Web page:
Dictionary.com defines optimism as:
“A disposition or tendency to look on the more favorable side of events or conditions and to expect the most favorable outcome.”
Lately I’m finding optimism everywhere! I’m reading the book Leadership by Retired General Rick Hillier (Canadian Armed Forces). This book has a chapter titled “Perpetual optimism is a force multiplier”.
So how important is optimism? I think it’s actually very important, especially when you’re leading a team. It’s important the leader of a team is portraying the right attitude and the right behaviours. There is plenty of evidence pointing to the impact a positive attitude can have on people. General Rick Hillier knew the importance in 2007 when Canada lost 6 soliders in Afganistan on one day. He knew the importance of the leaders portraying the right attitude when going out to face the people. This doesn’t mean they were happy, it just meant they needed to show people despite this tragic loss the future is still positive.
The problem I bump into at times is when people believe being optimistic is all you really need to succeed. Somehow things will just work out by themselves. A famous example of misplaced optimism happened in 1916 at the Battle of Somme (World War I). British General Haig asked the famous question “What could possibly go wrong?”. As a result of this optimism the British troops were led to believe this would be a stroll across no-mans land to the German trenches. The result … more than 60,000 lost their lives in a matter of a few hours. The optimism led to a flawed plan, weak tactics, and troops unprepared for what was about to happen.
In business portraying an optimistic game face is important for leaders. It shows numerous things to your people such as:
- Addressing the issues is an important activity and the right thing to do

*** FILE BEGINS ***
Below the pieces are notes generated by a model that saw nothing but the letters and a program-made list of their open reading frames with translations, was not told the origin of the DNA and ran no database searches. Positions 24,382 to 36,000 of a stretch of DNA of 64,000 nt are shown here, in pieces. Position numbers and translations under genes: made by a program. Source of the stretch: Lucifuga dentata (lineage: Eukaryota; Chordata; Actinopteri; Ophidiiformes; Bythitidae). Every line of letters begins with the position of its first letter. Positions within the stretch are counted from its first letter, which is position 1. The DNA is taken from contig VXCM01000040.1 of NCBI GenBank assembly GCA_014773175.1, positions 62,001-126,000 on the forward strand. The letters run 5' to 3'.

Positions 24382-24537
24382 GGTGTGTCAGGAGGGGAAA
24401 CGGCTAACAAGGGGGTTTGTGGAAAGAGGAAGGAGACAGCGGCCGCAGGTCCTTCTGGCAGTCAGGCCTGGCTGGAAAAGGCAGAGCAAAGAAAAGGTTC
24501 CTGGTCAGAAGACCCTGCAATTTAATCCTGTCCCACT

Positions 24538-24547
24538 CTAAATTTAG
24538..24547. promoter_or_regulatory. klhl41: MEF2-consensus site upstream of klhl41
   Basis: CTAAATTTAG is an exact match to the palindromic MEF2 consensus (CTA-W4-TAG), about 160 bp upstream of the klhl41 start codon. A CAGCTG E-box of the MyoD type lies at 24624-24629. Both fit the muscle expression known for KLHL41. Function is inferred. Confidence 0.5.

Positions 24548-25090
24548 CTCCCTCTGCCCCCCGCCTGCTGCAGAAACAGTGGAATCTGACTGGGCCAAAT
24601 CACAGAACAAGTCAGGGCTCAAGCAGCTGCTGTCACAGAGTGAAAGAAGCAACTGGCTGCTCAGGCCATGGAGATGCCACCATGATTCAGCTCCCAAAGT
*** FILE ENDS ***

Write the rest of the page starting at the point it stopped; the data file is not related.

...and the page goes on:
- You are taking responsibility for working issues through to completion
- Doing an appropriate amount of risk planning is critical
- There are no problems you cannot overcome as a team (and yes I believe this)
- And likely the most important is creating a positive fun environment at work
However that doesn’t mean you shouldn’t provide the leadership and management needed. It doesn’t matter what methodology you use, or what your organization produces. You need to ensure your optimism is balanced with an effective level of planning for the things which could go wrong. In other words, you need to do a good job of managing the risks and issues your projects face.
Just to balance this story … it’s also important for leaders to not be overly pessimistic. At one company I’ve visited they have a manager who is continually pessimistic. When faced with poor results or issues he’s very quick to lay blame or simply say how the team sucks (yes he actually says that). The infection which has resulted from this behaviour is team members have stopped caring about results. The message they continually hear is how it’s a lost cause and it’s not worth the effort to try and do it better. So this one manager’s pessimistic attitude has turned the whole team pessimistic setting this organization on a dangerous path!
Find the middle ground! Have an optimistic attitude, but make sure it doesn’t get in the way of providing the leadership and management required to succeed!